[alert variation=”alert-info”]Publisher: Amazon Digital Services
The first book of a trilogy series, The Vencello by S. Amaranthine is a Sci-fi fantasy story about the orca, Akenehi and the human, Delora and a connection that is made between them brought on by the similar tragedy of loosing their son’s on the same day. This event brings the orca and human mothers together overcoming their communication barriers and set up an unlikely friendship that could open doors to other scientific advancement and possibilities. But this friendship is viewed as a potential danger to other creatures of the ocean causing the masters of the ocean to closely watch what’s transpiring between their two enemies, but no one is prepared for what actually occurs and the actual possibility of time travel!
The whole story centers on the idea of the possibility to time travel but keeps the details on how this is supposed to occur extremely vague and leaves the reader slightly confused about the participation of specific objects with this time traveling process. Its not the official main focus of the story but is mentioned a lot, very quickly in passing.
The author writes in third person perspective and while this gives you a better overall image of the characters and the events that are taking place it makes it somewhat hard to relate emotionally how the sub-characters are feeling during an event. Liam, Delora’s boyfriend, is not really fleshed out and you have no real emotional connection with him. He feels more like a secondary support character then a main character, which the author perceives him to be. The main characters are well written and easier to relate to and it’s easier for the reader to feel more connected to them.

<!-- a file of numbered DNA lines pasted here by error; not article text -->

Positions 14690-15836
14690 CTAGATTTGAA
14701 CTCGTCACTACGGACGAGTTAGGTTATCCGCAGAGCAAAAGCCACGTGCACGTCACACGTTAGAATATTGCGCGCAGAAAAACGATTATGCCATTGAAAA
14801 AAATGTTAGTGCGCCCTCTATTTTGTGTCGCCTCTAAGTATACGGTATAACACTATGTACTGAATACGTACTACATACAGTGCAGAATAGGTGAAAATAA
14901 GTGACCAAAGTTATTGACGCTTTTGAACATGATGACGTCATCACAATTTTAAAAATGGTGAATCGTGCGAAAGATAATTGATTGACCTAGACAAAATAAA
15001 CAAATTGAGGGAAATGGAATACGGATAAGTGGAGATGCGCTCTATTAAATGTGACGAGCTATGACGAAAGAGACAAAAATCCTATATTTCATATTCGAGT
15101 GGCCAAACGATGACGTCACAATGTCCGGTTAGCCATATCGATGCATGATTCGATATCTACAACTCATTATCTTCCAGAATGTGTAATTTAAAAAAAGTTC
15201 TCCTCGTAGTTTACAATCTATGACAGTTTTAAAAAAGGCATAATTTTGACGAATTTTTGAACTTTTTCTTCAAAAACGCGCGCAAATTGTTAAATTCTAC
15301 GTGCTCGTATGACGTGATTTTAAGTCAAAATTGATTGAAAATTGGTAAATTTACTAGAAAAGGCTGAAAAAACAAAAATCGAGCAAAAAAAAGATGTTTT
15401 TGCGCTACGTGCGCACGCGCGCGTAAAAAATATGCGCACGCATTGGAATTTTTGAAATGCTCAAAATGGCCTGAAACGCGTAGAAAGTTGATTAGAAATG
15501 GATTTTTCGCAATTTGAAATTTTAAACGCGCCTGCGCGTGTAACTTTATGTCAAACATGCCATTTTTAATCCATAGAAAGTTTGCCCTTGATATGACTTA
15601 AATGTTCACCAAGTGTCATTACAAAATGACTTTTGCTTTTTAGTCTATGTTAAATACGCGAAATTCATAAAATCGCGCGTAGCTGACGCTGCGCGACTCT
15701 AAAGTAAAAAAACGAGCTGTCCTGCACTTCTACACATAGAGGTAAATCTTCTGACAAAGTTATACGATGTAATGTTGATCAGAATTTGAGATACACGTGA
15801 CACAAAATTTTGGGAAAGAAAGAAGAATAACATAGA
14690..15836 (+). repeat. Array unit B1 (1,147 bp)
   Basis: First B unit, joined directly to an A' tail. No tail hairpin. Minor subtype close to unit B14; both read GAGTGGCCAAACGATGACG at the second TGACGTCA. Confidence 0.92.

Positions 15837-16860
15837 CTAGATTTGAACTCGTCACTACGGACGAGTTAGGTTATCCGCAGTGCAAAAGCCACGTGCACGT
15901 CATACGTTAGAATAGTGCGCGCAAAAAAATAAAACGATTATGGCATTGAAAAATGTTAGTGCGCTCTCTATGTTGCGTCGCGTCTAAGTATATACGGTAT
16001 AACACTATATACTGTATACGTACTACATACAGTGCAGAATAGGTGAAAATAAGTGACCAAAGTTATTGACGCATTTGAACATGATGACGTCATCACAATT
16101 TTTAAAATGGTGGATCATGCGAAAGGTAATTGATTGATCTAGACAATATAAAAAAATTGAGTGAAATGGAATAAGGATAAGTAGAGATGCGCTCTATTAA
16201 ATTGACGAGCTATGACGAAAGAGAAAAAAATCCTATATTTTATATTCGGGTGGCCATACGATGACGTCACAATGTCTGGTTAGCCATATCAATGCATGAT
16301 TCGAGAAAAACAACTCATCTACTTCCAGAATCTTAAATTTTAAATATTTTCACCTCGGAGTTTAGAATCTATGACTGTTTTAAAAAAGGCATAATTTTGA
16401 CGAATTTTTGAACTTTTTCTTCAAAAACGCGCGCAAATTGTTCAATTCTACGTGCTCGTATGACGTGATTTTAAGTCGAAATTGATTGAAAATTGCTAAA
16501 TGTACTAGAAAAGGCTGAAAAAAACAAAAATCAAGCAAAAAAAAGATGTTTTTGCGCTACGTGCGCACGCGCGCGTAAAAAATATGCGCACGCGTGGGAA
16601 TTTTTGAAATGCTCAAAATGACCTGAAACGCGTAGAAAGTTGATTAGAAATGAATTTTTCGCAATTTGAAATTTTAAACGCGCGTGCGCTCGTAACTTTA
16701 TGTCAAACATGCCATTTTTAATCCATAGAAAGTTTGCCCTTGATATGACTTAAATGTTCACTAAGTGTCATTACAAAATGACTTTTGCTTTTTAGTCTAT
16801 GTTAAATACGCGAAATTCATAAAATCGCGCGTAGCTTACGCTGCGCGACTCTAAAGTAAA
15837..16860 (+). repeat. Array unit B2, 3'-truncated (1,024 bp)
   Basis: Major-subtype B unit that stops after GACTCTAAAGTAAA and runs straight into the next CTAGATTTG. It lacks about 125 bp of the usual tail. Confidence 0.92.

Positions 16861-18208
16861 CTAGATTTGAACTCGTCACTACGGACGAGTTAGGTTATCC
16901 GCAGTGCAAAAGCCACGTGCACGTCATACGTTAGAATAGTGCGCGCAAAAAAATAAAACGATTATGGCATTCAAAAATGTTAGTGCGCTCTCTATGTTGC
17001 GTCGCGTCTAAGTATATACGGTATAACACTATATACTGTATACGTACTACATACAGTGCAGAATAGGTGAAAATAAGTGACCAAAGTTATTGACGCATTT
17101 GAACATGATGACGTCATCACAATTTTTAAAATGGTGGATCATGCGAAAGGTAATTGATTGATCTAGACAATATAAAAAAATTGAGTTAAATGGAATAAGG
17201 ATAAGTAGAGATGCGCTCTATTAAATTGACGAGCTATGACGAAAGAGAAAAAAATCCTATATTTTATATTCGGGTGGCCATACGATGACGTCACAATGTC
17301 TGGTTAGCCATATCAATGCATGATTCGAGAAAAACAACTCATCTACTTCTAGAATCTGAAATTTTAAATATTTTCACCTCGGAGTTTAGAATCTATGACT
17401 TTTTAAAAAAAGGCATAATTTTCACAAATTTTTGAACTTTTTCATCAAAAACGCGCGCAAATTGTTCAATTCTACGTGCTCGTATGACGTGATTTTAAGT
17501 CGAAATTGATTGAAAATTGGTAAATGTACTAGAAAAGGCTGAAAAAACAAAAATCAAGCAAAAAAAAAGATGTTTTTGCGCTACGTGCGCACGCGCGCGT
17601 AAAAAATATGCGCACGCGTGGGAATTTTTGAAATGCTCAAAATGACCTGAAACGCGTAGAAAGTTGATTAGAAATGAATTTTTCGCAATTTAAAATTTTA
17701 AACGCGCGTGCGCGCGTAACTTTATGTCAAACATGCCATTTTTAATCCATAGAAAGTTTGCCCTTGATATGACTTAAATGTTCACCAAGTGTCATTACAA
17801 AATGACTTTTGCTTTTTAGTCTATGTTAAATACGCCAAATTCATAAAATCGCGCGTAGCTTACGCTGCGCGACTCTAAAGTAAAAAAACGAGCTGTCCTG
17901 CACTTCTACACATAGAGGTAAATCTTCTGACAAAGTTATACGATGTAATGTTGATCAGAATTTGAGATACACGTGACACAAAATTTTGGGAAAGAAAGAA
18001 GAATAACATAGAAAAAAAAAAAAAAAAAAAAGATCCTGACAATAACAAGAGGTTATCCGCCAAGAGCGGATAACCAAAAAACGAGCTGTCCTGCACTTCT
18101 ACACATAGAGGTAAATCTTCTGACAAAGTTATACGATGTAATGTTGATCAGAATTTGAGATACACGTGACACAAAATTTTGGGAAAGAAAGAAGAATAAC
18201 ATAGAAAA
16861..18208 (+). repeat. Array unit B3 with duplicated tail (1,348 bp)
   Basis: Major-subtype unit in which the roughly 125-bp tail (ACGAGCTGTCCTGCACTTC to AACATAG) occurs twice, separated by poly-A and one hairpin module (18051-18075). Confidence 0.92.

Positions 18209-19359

The chapters are long but broken up into which character the author is focusing on discussing, This helps the reader focus on where the story is taking place, whether in water or out and which group of characters the reader is to pay attention to. Sadly the character Brough, the sperm whale is possibly the most daunting part of the story to read because of the authors overly extensive, wordy description of Brough’s concern and real lack of participation with the other characters, making it somewhat hard to keep the readers attention after a while during his parts of the story. Hopefully he will have a larger part to play in the upcoming books.
Overall the story is well written and the main characters are well shaped though possibly overly floral, whimsical in description. The dialogue is smooth and natural and there are very little grammar mistakes. The author seems to have extensive knowledge on the subject matter of orca etc. The main story is pretty solid with only some minor holes in the subplots, which leaves you with questions that are not fully answered until later in the book, but this has no real impact on the main story itself.
The story The Vencello was an interesting read, which keeps the reader suspenseful as to what is really going on yet leaves a lot of questions unanswered leaving it open for the second book in this upcoming trilogy.
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